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The Party of a New Type

"Gorbachev Factor"

From the start of his career as a professional revolutionary, Lenin believed that proletarian revolution was at hand and prepared for it carefully. He understood that in tsarism Russian Marxists had a formidable opponent, and for that reason he attached great importance to the preparation of organizational structures of a future Marxist party.  

In 1902 Lenin produced What Is to Be Done? In this seminal work on the party’s organization he laid down a detailed plan for the building of the party of the working class. Lenin severely criticized those within Russian social-democracy who argued that the party should concentrate the workers’ attention on the economic struggle against capitalism. Lenin believed that this trend of “economism” within Marxism would encourage the workers to develop merely a “trade-union consciousness” and distract them from the vital political task of overthrowing tsarism.

In other words, Lenin believed that the workers, left to their own instincts, would choose reforms in wages and working conditions over political revolution. In his view, only a strong organization of revolutionaries could provide leadership to the spontaneous movement of the proletariat and transform its struggle into a genuine “class struggle.” What the proletariat needed then was “a party of a new type.” It would not simply drag at the tail of the labor movement, passively registering what the masses of the working class feel and think. On the contrary, the party would stand at the head of the movement, forming the “vanguard of the proletariat.” It would be the party of a new type in the vital sense that it would not wait for the Russian proletariat to evolve into a fully fledged political class, but would assume an active and decisive role in shaping the working class itself and spearheading the proletarian revolution.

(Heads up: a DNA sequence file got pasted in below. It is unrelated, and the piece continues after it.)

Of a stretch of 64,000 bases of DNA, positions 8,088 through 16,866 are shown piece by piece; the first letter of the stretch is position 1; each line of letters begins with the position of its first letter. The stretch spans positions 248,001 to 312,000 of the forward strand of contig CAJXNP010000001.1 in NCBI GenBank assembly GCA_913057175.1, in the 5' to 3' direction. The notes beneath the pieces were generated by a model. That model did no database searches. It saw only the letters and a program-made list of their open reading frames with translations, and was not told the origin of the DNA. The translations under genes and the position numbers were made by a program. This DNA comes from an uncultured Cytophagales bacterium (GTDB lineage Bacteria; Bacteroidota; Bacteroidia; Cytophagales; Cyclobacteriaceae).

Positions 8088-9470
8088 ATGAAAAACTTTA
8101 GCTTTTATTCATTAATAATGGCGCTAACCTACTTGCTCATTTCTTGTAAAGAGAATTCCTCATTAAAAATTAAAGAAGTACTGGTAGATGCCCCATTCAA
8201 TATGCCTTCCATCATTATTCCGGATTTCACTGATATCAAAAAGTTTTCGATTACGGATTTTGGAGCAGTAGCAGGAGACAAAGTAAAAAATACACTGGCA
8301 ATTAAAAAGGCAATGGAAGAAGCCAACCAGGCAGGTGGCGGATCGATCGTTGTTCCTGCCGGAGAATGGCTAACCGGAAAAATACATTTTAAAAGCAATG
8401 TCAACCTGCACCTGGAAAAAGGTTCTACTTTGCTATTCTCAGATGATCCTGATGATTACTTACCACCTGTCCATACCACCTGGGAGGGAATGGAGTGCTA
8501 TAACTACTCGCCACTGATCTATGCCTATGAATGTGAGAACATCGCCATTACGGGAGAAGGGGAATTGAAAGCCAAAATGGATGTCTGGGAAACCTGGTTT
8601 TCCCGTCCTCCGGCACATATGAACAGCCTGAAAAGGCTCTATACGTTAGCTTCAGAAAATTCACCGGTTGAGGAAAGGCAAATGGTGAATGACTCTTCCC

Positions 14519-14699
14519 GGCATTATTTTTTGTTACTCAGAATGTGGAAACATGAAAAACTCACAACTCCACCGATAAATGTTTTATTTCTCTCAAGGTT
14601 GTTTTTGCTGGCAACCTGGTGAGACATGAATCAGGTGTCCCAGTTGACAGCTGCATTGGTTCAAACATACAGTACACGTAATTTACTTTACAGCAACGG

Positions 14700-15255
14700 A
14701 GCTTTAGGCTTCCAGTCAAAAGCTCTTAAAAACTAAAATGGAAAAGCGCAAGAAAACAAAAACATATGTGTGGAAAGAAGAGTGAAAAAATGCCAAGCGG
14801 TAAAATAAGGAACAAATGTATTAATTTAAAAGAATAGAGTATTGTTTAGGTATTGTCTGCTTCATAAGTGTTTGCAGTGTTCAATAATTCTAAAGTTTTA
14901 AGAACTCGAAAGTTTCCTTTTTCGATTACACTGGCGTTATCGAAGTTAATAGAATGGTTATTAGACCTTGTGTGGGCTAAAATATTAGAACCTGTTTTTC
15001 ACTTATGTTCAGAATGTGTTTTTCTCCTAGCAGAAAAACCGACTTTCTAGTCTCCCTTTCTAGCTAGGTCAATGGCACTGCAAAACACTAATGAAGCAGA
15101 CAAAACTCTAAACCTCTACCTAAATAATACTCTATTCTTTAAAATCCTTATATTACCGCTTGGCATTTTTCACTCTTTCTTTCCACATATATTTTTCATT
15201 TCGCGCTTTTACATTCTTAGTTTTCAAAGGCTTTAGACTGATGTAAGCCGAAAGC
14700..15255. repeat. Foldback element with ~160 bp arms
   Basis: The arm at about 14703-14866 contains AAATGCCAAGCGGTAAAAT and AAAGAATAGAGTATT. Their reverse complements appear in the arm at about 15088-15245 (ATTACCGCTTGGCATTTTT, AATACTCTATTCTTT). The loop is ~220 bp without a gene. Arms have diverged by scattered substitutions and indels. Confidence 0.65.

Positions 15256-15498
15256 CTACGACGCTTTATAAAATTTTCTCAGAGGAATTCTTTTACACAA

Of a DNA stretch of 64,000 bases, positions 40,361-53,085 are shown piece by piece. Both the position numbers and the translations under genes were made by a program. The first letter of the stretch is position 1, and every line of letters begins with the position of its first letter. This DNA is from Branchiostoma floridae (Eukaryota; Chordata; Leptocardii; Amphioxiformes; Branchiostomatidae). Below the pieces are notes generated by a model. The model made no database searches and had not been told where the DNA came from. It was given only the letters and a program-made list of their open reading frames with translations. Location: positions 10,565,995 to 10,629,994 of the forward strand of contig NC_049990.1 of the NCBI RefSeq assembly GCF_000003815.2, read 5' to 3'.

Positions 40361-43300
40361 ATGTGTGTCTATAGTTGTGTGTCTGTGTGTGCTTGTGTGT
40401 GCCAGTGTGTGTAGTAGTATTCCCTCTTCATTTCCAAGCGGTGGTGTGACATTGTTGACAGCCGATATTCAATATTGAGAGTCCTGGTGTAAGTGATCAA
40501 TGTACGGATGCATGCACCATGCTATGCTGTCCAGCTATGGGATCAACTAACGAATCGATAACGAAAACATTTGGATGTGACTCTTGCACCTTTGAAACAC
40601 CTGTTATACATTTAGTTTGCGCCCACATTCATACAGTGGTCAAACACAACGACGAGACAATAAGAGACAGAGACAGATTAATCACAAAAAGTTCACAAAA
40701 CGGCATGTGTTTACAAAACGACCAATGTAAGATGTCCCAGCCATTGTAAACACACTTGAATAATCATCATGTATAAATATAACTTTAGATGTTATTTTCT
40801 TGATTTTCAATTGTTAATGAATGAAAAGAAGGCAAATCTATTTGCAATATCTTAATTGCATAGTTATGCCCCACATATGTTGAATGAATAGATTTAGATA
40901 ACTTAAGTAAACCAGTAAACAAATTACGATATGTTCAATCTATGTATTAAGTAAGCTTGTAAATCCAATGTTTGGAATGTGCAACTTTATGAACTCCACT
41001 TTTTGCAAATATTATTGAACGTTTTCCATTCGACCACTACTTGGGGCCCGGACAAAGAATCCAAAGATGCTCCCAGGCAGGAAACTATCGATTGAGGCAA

As far as the structure and composition of the party were concerned, Lenin insisted on a monolithic and militant underground organization of professional revolutionaries submitting to strict party discipline. It would operate as a revolutionary headquarters with a military-style commitment to subordination, unity, and secrecy. In short, the very organization of the party, centralized in the extreme, was a dictatorship on a small scale.

History of the Party's Name

1898 - 1917 Russian Social-Democratic Labor Party
1917 - 1918 Russian Social-Democratic Labor Party (Bolsheviks)
1918 - 1925 Russian Communist Party (Bolsheviks)
1925 - 1952 All-Union Communist Party (Bolsheviks)
1952 - 1991 Communist Party of the Soviet Union
1993 - Communist Party of the Russian Federation

Following the Bolshevik takeover, the Communist Party quickly ceased to be a political party in any conventional sense of the word because it no longer expressed the interests of any social group as such. The party evolved into an administrative, military, and industrial machine. It recruited its members from many social groups. Former workers, soldiers, peasants, or officers, once they became Communists, were initiated into a new social category in its own right. Their status in society, material position, access to privilege, and even food rations set them apart from the rest of society. Party membership conferred on them the new identity of the “vanguard of society.” In effect, they were a new privileged elite.

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The Soviet System


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